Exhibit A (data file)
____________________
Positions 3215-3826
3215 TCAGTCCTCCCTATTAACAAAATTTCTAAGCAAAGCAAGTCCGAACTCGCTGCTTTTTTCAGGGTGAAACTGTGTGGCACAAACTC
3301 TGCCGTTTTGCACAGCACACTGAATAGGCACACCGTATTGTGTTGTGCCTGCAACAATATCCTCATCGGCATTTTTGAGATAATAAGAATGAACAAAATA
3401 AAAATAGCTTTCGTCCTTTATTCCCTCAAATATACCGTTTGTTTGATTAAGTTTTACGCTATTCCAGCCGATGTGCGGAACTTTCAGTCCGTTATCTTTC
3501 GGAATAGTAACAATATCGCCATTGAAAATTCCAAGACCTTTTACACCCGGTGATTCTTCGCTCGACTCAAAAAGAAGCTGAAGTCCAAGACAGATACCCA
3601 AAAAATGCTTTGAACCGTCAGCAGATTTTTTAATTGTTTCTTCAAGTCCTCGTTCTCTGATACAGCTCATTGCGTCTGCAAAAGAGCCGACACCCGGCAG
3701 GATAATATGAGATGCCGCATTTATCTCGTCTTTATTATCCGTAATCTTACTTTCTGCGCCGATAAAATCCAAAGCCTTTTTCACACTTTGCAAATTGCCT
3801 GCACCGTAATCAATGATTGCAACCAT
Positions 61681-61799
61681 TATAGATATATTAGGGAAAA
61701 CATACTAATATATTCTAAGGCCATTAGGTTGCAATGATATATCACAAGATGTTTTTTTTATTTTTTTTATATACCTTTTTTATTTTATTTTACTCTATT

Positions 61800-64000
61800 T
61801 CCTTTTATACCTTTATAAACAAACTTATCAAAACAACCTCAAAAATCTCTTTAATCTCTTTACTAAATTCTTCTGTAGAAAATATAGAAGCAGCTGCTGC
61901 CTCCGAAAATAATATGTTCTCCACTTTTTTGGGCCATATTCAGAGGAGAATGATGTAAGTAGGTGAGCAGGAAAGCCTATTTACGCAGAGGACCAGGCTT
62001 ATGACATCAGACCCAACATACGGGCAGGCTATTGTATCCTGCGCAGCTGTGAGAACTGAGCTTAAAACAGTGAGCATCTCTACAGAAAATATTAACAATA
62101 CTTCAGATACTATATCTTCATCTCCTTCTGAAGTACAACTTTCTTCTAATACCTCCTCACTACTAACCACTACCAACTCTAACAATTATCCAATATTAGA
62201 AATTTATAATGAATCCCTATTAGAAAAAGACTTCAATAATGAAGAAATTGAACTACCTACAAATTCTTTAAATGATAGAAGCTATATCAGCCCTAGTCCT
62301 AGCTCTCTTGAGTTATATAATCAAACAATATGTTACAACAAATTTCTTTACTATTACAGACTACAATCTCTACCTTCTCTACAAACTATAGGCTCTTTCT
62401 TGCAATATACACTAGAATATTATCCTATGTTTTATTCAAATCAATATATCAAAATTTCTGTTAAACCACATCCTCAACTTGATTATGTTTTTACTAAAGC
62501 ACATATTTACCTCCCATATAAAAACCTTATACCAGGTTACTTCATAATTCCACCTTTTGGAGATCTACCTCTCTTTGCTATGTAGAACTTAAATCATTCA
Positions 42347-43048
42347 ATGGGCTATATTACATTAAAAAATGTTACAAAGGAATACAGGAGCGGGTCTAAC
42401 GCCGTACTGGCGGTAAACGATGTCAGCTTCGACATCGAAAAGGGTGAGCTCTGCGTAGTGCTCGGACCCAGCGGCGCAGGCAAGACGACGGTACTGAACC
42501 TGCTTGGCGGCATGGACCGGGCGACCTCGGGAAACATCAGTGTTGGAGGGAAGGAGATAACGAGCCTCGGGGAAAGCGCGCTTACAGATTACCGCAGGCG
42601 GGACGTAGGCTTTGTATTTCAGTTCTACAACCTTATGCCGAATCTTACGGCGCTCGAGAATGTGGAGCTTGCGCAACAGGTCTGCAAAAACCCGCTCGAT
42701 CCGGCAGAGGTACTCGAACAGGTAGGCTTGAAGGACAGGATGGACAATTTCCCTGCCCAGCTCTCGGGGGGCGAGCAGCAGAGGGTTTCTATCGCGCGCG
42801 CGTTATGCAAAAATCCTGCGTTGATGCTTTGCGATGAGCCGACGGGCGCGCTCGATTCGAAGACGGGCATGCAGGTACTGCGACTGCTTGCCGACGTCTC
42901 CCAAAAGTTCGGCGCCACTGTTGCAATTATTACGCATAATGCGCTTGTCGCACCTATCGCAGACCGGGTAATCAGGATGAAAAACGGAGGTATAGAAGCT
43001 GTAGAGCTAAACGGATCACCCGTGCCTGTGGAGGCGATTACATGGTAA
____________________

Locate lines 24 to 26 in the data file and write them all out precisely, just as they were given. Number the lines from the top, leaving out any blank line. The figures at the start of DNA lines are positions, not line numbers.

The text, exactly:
42401 GCCGTACTGGCGGTAAACGATGTCAGCTTCGACATCGAAAAGGGTGAGCTCTGCGTAGTGCTCGGACCCAGCGGCGCAGGCAAGACGACGGTACTGAACC
42501 TGCTTGGCGGCATGGACCGGGCGACCTCGGGAAACATCAGTGTTGGAGGGAAGGAGATAACGAGCCTCGGGGAAAGCGCGCTTACAGATTACCGCAGGCG
42601 GGACGTAGGCTTTGTATTTCAGTTCTACAACCTTATGCCGAATCTTACGGCGCTCGAGAATGTGGAGCTTGCGCAACAGGTCTGCAAAAACCCGCTCGAT